JOHANNESBURG - World football governing body Fifa could be asked to step in to save the SA Football Association’s presidential elections later this month.
This was revealed by Safa chief executive Dennis Mumble late on Monday following a dramatic weekend in which Ace Ncobo, the challenger to incumbent Danny Jordaan, claimed the elections on March 24 would not be possible without a body to oversee the polls after the withdrawal of the Independent Electoral Commission (IEC).
Mumble has since threatened legal action against the IEC for what he says is a breach of contract between them and Safa. He said the association had still not heard from the IEC even after the electoral body confirmed to the press and Ncobo, in writing, that it would no longer be able to assist Safa.
“We had a scenario during the 2009 elections where both Irvin Khoza and Danny Jordaan stepped down from running for presidency and Fifa had to show us the way forward,” Mumble explained.
"We are prepared as Safa to allow them to oversee the elections because it is a must that we have an independent electoral body seeing that one that had a contract has withdrawn for reasons unknown to us, except the candidate."
Kirsten Nematandani surprisingly became the Safa president in 2009 after Khoza and Jordaan, who eventually succeed him in 2013, withdrew.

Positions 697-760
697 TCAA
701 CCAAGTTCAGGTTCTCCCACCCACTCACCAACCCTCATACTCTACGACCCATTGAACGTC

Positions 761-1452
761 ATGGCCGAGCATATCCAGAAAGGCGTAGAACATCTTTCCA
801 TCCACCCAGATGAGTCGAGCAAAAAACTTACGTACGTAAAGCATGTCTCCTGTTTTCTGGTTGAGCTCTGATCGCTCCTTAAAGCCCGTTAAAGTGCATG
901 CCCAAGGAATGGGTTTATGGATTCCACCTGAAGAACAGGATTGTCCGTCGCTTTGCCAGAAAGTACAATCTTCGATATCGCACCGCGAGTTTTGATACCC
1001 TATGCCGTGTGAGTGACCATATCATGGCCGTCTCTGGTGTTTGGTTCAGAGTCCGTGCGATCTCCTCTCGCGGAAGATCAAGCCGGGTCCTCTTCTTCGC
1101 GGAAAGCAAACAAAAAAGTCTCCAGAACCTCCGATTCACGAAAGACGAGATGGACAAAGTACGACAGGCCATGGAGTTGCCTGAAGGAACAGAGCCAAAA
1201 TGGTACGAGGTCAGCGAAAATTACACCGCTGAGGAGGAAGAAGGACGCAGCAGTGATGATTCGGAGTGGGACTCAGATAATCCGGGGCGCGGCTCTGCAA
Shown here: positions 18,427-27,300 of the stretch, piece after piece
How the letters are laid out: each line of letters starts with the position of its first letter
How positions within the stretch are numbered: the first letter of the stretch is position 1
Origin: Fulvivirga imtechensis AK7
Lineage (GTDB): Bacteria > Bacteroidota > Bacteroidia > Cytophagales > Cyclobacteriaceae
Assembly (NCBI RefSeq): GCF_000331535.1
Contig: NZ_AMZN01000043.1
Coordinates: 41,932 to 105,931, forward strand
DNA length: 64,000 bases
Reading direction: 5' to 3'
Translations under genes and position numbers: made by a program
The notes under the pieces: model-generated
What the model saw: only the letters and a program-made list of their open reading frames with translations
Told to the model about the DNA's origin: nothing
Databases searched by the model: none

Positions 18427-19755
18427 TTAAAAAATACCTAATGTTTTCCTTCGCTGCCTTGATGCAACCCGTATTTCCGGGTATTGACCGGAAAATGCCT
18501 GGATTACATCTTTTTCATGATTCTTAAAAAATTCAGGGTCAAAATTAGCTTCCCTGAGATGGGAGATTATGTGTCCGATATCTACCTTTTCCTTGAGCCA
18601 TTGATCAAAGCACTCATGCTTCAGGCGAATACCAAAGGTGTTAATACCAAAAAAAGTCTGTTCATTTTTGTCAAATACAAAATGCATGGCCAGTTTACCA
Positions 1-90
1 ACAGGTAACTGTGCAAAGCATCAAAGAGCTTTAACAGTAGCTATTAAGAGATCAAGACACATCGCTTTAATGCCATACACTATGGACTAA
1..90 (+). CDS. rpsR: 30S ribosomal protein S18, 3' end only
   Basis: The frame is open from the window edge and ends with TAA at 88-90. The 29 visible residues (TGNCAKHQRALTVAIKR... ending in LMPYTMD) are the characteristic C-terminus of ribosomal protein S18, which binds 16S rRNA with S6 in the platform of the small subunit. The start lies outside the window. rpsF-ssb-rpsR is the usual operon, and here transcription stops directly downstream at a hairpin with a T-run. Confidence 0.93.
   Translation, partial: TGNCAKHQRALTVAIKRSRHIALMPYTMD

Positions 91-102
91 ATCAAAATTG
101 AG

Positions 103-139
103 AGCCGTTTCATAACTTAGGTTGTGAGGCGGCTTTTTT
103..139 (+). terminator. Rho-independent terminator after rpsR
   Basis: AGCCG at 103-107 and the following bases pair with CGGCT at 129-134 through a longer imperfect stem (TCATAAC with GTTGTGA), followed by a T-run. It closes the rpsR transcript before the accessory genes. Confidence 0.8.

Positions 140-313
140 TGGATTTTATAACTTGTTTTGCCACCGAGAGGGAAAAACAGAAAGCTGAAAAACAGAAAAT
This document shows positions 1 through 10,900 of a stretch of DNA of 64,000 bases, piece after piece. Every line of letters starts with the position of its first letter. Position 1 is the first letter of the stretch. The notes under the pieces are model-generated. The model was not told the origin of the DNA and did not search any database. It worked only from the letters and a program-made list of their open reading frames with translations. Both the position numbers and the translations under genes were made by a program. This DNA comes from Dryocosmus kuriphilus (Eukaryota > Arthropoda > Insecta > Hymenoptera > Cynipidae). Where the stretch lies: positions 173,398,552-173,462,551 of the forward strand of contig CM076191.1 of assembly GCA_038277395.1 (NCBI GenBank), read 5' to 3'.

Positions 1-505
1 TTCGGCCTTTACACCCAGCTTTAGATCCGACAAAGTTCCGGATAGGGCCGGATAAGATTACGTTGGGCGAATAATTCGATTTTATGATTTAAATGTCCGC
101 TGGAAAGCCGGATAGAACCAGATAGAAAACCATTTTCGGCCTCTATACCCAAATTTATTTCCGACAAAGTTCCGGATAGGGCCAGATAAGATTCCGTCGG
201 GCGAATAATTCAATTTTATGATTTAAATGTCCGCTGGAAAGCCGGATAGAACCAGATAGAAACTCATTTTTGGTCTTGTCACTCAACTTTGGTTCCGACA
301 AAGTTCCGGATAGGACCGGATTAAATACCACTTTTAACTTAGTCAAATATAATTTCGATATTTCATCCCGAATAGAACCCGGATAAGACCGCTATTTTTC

“As far as we are concerned, everything is above board and the members had elected the IEC to oversee the process on March 24, but this is no longer the case. They have gone into hiding now and we haven’t heard anything since this claim that the we violated the Safa constitution - yet there is no evidence of this.”
Ncobo has accused Safa of “gross violation” of several rules in the Fifa as well as CAF laws by shifting the date of the elections (brought forward from September), failing to send him the meeting pack as he is now an eligible candidate and supplying him with the audited financial statements of the association.
Mumble maintained that it was a “unanimous decision” by the association members to move the date and not wait until after this year’s Fifa World Cup in Russia because Bafana had not managed to qualify.
Ncobo, who received a single nomination while Jordaan amassed 52 for the presidency, will hold a press conference this morning to not only reveal his manifesto should he be elected later this month, but will apparently “expose” his opponent for mismanagement.
This is despite saying that he will be in the Eastern Cape tending to his cows when the elections are held in Johannesburg.
Jordaan has seldom spoken out, leaving the Football Transformation Forum (FTF) to do the talking for him as part of his campaign for a second term in office. The overwhelming nominations have even led the FTF to declare the elections over even before they began, but Ncobo remains defiant.
His single nomination has opened the door for him to question the process, and write to both Fifa and the IEC as he seeks to have the March 24 elections postponed. He could also reveal his backers for the Safa presidency today.